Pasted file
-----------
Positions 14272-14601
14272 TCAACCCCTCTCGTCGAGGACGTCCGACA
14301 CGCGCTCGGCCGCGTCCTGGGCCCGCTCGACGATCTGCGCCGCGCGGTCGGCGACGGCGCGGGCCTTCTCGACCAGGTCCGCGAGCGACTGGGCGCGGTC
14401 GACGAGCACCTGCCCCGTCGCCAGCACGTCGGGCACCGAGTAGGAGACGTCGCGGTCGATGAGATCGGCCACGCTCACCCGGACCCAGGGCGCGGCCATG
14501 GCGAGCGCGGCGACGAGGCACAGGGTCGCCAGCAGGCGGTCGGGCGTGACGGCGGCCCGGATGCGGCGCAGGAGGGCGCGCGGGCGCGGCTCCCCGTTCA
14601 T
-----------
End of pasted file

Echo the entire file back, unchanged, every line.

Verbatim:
Positions 14272-14601
14272 TCAACCCCTCTCGTCGAGGACGTCCGACA
14301 CGCGCTCGGCCGCGTCCTGGGCCCGCTCGACGATCTGCGCCGCGCGGTCGGCGACGGCGCGGGCCTTCTCGACCAGGTCCGCGAGCGACTGGGCGCGGTC
14401 GACGAGCACCTGCCCCGTCGCCAGCACGTCGGGCACCGAGTAGGAGACGTCGCGGTCGATGAGATCGGCCACGCTCACCCGGACCCAGGGCGCGGCCATG
14501 GCGAGCGCGGCGACGAGGCACAGGGTCGCCAGCAGGCGGTCGGGCGTGACGGCGGCCCGGATGCGGCGCAGGAGGGCGCGCGGGCGCGGCTCCCCGTTCA
14601 T